No worries, I must have a lot of free time on my hands (my friends go to uni in september)! It's not a stupid question, I didn't know that readers existed until my teacher mentioned them. A reader is a collection of essays written by different scholars on a particular subject or topic. So for example, a philosophy of religion reader might have essays on the argument for the existence of God, the problem of evil, religious language, religious experience etc. I think readers are good to get an idea of a topic but sample more than one scholarly view.

Even though DoS can be scary, everyone's in the same position so it's normal to feel nervous. Even though it was one of the most stressful things I've ever experienced, it was amazing meeting some incredible people (both students and tutors) and it's something I'll never forget. I learnt a lot from the experience and you definitely won't regret applying to Cambridge regardless of the outcome (though I'm sure you'll be successful!) h

Best of luck with your application
0
reply
millier11
Badges: 0
Rep:
?
#15
Report 6 years ago
#15
Has anyone decided which Cambridge college to apply to for theology? I'm still uncertain of which to go for- debating between Magdalene, Trinity Hall and Pembroke!
0
reply
username1721107
Badges: 0
Rep:
?
#16
Report Thread starter 6 years ago
#16
(Original post by millier11)
Has anyone decided which Cambridge college to apply to for theology? I'm still uncertain of which to go for- debating between Magdalene, Trinity Hall and Pembroke!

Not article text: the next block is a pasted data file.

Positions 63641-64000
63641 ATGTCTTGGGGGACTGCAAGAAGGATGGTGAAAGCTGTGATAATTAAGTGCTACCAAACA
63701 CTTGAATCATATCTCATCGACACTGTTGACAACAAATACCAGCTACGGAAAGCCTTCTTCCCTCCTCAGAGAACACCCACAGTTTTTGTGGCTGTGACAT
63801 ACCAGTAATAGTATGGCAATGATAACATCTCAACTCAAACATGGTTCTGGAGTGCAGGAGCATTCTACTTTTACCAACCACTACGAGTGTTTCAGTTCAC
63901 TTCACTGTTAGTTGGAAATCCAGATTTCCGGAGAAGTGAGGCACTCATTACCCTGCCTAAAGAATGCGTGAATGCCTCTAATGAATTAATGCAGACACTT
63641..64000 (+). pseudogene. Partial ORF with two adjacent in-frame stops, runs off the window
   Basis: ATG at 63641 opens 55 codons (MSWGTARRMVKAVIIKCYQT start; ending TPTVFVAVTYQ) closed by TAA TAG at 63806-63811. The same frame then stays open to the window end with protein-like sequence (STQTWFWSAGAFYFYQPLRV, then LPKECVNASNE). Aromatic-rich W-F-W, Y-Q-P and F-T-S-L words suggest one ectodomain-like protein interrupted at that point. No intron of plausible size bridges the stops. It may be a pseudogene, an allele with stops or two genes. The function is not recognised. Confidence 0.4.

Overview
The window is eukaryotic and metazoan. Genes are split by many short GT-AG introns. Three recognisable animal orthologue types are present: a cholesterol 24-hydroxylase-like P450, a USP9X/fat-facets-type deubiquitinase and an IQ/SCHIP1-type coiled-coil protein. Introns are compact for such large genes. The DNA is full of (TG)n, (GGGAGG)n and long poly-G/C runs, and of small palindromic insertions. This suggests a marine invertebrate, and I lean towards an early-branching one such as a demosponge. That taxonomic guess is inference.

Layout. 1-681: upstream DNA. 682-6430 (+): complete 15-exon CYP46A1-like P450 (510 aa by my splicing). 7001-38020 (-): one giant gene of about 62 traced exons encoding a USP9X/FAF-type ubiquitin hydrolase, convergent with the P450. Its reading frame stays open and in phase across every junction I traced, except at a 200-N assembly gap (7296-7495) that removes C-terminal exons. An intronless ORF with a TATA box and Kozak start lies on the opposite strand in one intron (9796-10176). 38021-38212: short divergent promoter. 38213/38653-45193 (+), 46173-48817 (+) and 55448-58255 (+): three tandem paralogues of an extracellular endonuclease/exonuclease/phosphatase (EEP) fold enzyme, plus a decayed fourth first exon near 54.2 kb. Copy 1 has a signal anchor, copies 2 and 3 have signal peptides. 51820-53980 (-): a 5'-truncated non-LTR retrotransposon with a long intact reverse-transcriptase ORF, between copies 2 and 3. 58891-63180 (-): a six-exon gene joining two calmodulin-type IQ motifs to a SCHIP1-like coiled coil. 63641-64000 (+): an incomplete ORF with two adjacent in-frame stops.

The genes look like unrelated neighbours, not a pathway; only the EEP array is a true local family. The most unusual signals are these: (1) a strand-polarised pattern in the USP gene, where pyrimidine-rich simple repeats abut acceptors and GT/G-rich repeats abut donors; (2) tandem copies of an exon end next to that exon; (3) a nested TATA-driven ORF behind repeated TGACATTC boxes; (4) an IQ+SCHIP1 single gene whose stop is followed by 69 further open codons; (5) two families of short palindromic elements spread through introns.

After changing my mind a million times, I've finally decided on Pembroke. (Don't quote me on that though ) Trinity Hall looks really pretty too - that library would be amazing! What are your main criteria?
0
reply
millier11
Badges: 0
Rep:
?
#17
Report 6 years ago
#17
Somewhere central but apart from that I don't really mind, it's so difficult to decide!


Posted from TSR Mobile
0
reply
a_lou
Badges: 0
Rep:
?
#18
Report 6 years ago
#18
Hi, I'm applying for Trinity
0
reply
millier11
Badges: 0
Rep:
?
#19
Report 6 years ago
#19
Hi does anyone know what the difference is between the the Theology and Theological Studies courses at St Andrews? Found it a bit unclear on the website!


Posted from TSR Mobile
0
reply
surprisedcake
Badges: 2
Rep:
?
#20
Report 6 years ago
#20
(Original post by millier11)
Hi does anyone know what the difference is between the the Theology and Theological Studies courses at St Andrews? Found it a bit unclear on the website!


Posted from TSR Mobile
I believe the only difference is the amount of compulsory modules. Theological studies allows much wider flexibility.
0
reply
X

Quick Reply

Attached files
Write a reply...
Reply
new posts
Back
to top
Latest
My Feed

See more of what you like on
The Student Room

You can personalise what you see on TSR. Tell us a little about yourself to get started.

Personalise

Feeling behind at school/college? What is the best thing your teachers could to help you catch up?

Extra compulsory independent learning activities (eg, homework tasks) (14)
6.64%
Run extra compulsory lessons or workshops (34)
16.11%
Focus on making the normal lesson time with them as high quality as possible (34)
16.11%
Focus on making the normal learning resources as high quality/accessible as possible (31)
14.69%
Provide extra optional activities, lessons and/or workshops (57)
27.01%
Assess students, decide who needs extra support and focus on these students (41)
19.43%

Watched Threads

View All